“If the NEG is implemented by the Turnbull government … in government Labor would legislate to scale the emissions reduction target under the NEG to be consistent with our whole of economy emissions reduction target,” Mr Butler said.
“Labor does not support the government trying to lock in weak emissions reduction targets, which will stifle renewable energy investment and make meeting our international obligations under the Paris Agreement practically impossible.”
The remarks suggest Labor has further warmed to the National Energy Guarantee after the latest iteration of the policy was circulated to energy ministers ahead of this Friday’s Council of Australian Governments talks.
Labor went to the last election pushing an emissions intensity scheme, which would have achieved its target of 50 per cent renewable energy by 2030.
Labor is understood to be confident that it could deliver that target, and investment certainty, if the National Energy Guarantee is designed well – and in particular if it would allow future governments to ratchet up emissions reductions.
Any agreement at COAG would need to be passed by Parliament. If Labor won the election, it would also need parliamentary approval for its plan to lift the targets.
A leaked copy of the Turnbull government’s plans for the policy, published by Fairfax Media on Monday, suggested the guarantee will lock in an emissions reduction target for 10 years from 2021, then review it only every five years.
The energy security board, which is designing the policy, said energy companies needed certainty to manage their investments, and feedback had indicated the proposed approach struck the right balance between certainty and flexibility.
It is understood Labor would override that timing through legislation, but would seek to carefully manage the change to ensure it was not rushed.
Environment and Energy Minister Josh Frydenberg said the guarantee would deliver lower electricity prices, greater reliability and help Australia meet its emission reduction targets under the Paris climate deal.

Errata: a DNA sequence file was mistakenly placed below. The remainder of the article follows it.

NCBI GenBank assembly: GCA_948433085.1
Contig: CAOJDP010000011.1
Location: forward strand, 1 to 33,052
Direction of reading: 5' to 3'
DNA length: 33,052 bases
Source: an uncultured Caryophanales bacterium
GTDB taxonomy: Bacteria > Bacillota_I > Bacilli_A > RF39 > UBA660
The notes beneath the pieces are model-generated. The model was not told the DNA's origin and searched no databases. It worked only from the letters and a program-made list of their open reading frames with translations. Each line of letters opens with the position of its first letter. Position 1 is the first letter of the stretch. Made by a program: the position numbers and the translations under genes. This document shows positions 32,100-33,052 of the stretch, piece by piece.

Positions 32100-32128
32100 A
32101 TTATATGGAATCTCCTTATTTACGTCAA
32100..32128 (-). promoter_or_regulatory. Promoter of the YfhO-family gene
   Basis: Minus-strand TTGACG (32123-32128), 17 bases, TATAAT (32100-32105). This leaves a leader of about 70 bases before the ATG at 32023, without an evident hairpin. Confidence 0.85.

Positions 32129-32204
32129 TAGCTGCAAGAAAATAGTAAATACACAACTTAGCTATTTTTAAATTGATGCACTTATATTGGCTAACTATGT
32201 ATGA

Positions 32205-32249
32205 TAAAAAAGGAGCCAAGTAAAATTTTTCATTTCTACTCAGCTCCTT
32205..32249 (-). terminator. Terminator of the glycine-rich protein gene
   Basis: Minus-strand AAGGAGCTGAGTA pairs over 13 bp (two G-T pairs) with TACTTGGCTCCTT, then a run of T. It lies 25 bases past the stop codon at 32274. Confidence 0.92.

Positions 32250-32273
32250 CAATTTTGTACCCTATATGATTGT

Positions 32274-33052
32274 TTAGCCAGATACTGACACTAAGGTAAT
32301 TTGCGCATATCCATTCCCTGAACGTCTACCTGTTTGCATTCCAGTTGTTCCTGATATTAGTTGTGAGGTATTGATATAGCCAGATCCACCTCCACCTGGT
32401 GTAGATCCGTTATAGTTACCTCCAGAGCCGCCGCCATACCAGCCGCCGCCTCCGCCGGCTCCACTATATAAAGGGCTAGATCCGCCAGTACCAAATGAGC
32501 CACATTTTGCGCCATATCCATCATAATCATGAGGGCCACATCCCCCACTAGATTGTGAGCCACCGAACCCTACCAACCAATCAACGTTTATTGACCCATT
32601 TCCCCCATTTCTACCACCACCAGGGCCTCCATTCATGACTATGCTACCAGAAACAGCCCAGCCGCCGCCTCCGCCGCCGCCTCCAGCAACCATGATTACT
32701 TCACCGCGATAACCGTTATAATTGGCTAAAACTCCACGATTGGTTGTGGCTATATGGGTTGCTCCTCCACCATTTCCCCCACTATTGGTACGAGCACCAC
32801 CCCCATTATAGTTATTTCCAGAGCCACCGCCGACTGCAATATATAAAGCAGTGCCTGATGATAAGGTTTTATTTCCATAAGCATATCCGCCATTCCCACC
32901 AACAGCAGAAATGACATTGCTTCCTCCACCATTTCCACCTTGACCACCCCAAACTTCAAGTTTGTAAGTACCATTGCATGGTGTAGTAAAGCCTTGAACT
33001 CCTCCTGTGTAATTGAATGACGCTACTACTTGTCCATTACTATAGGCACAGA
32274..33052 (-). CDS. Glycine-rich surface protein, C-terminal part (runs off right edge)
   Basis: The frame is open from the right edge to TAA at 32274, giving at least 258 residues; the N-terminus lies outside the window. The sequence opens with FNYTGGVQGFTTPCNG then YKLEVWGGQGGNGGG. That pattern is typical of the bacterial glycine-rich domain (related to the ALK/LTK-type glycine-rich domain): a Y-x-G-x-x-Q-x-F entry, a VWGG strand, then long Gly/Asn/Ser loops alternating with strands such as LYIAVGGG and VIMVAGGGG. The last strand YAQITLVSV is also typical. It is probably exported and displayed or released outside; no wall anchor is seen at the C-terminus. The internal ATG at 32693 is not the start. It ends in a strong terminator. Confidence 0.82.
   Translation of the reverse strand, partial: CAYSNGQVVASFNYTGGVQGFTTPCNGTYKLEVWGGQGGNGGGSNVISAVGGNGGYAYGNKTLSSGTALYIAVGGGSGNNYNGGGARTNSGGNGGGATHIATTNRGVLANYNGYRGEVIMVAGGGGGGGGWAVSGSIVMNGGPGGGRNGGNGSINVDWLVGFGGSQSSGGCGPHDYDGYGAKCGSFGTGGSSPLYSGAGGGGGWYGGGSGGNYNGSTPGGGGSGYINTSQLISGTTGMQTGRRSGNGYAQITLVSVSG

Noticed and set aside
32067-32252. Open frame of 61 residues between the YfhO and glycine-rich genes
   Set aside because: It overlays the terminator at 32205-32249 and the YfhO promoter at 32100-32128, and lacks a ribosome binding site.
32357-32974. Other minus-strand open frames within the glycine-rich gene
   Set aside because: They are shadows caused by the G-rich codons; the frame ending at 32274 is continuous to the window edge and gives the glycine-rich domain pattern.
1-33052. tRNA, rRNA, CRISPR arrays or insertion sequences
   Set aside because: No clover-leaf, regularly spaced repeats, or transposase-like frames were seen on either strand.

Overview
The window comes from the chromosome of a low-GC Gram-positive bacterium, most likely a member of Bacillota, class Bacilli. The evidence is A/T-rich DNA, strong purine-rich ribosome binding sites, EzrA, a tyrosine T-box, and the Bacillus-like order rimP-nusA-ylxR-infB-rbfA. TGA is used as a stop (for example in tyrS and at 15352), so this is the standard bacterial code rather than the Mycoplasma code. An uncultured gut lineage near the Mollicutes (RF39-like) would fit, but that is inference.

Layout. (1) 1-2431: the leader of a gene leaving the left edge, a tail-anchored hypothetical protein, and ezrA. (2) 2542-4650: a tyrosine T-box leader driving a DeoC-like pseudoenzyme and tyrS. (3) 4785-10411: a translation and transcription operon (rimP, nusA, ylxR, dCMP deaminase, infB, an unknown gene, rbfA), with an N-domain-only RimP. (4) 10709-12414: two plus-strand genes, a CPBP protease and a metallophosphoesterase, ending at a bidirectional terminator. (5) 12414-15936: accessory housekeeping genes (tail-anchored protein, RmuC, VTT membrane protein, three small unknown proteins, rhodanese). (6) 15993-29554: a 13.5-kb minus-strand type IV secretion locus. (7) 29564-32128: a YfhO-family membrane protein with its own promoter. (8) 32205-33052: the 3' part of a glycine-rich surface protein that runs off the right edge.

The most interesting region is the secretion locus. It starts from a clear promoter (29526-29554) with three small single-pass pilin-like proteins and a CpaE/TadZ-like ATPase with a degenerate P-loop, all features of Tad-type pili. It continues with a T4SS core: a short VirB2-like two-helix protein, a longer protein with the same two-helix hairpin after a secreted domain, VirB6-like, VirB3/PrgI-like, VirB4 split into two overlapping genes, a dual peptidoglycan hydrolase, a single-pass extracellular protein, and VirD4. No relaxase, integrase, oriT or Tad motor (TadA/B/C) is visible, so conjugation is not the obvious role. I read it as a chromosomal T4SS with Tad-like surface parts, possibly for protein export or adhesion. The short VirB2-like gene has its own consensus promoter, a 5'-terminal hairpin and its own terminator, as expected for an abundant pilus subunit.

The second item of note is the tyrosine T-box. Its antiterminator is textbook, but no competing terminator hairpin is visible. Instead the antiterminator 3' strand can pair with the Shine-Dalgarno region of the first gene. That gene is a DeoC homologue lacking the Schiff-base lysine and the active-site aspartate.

The energy industry itself has pushed for deeper emissions cuts under the NEG, saying it could do more to carry the burden of carbon reduction for other industries.
Australian Industry Group public policy adviser Tennant Reed said: “Nowadays it’s easier to see how deeper emissions reductions can happen in the electricity sector compared the manufacturing or agricultural industries.”
Origin, AGL and EnergyAustralia have also pushed towards low or zero emissions by 2050 or earlier. One energy insider said the higher targets, if implemented, were likely to be just part of the energy sector’s journey towards their 2050 commitment.
NSW and Victoria, the two most populous states, offered divergent responses to the NEG plans on Monday.
NSW energy minister Don Harwin predicted debate over state targets within the national one would “be a large part” of Friday’s discussion among ministers.
Still, he said changes in the design to ensure greater competition compared with the initial outline were “a good step forward”, and he remained “optimistic” the NEG would “massively change the game” in Australia’s electricity sector.
His Victorian counterpart, Lily D’Ambrosio, remained concerned the states and territories had been given too little detail and time to consider it.
“We can only make the National Energy Guarantee work if we are presented with a sound policy proposal backed by evidence and consultation,” Ms D’Ambrosio said.
“We want a genuine commitment from the Turnbull government for bipartisanship in lowering emissions, growing renewables and market reform.”
Nicole Hasham is environment and immigration correspondent for The Age, The Sydney Morning Herald, Brisbane Times and WAtoday.
Covering energy and policy at Fairfax Media.
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